By Catherine Wagley
By Channing Sargent
By L.A. Weekly critics
By Amanda Lewis
By Catherine Wagley
By Carol Cheh
By Keegan Hamilton
By Bill Raden
So Ward and a few of his neighbors began talking about the health threat posed by the planned incinerators. They conducted their own (admittedly unscientific) health survey, hoping to get a snapshot of their community's well-being. Illness was everywhere: cancer, heart disease, multiple sclerosis, arthritis, strange debilitating disorders. "When you realize that there is cancer in every third house you pass, the evidence becomes compelling." The fight against incineration was on.
It was an uphill struggle. Deserts, as Ward says, are difficult places to defend. "Their location populations are often small, scattered and desperate for economic advantage. Because the terms and criteria of our public debates over how land is used are 'practical' or utilitarian, it is hard to protect ground that offers no obvious other economic benefit . . . The connections between what happens in the 'barren wastelands' and what shows up in the blood and cells of those who live downwind are also hard to convey."
What Chip Ward and his neighbors were, and are, up against is more than the military juggernaut or government officials curtsying to their greedy corporate bosses. The real danger lurks beyond the Geiger-counter diseases and Hot Wheels warheads. The enemy is the American aptitude for doing violence to the land, in carefree disregard of the desert as a virtue in and of itself. Ward echoes the flip side of the American ethos, of John Muir's and Gifford Pinchot's efforts to quarantine parts of the West from the blight of Manifest Destiny. Ward: "Those who come to the Great Basin with open minds and active senses . . . see it . . . is a unique place of silence and solitude that owns a spare and stubborn beauty." That ought to be enough. No need to extract its minerals or sweep toxic effluent under its desiccated surface.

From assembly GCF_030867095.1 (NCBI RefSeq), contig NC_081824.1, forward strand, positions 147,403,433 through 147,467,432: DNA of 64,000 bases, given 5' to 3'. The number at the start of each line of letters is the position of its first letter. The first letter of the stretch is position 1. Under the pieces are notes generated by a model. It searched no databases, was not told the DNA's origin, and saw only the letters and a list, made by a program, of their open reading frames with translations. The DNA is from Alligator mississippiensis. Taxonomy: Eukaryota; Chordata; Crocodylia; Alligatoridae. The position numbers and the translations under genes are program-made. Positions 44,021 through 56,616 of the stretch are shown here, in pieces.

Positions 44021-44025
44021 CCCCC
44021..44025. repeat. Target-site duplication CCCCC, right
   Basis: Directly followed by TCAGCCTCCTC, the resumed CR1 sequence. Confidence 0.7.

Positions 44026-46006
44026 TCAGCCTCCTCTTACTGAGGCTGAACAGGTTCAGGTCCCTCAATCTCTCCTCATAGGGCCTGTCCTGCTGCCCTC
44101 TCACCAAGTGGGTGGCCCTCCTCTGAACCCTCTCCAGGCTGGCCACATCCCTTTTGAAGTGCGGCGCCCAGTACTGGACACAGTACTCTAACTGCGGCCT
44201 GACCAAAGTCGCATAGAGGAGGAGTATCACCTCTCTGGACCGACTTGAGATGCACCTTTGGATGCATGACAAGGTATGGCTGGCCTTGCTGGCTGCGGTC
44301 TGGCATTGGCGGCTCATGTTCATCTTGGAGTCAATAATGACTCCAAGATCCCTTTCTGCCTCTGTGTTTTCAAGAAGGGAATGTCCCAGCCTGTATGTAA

It also happens that the desert is part of the fragile membrane of all life. In reality, Ward says, you cannot bury anything there that will not someday re-emerge elsewhere in the ecosystem. All those cattle in the Great Basin grazing dioxin-laced grass produce poisoned beef, which in turn produces poisoned mother's milk, which in turn . . .
NEARLY 25 YEARS AGO, AROUND THE time Chip Ward first visited Utah's complex of red-rock canyons and desert mesas, the noted physician Lewis Thomas told the story of organelles, single cells without nuclei that incorporated themselves into all living things some billion or more years ago. They "are moving about in my cytoplasm, breathing for my own flesh, but strangers," Thomas wrote. "They are much less closely related to me than to each other and to the free-living bacteria out under the hill. They feel like strangers, but the thought comes that the same creatures, precisely the same, are out there in the cells of sea gulls, and whales, and dune grass, and seaweed, and hermit crabs, and further inland in the leaves of the beech in my back yard, and in the family of skunks beneath the back fence, and even in that fly on the window. Through them I am connected; I have close relatives, once removed, all over the place."
What is true about the nature of life inside the body is equally true for life outside. The parched soils and dried-out canyons of the remote Utah badlands are the rim on which we are all perched. We are all canaries. This is Chip Ward's simple, if hard-learned, point.
CANARIES ON THE RIM By CHIP WARD | Verso 238 pages | $25 hardcover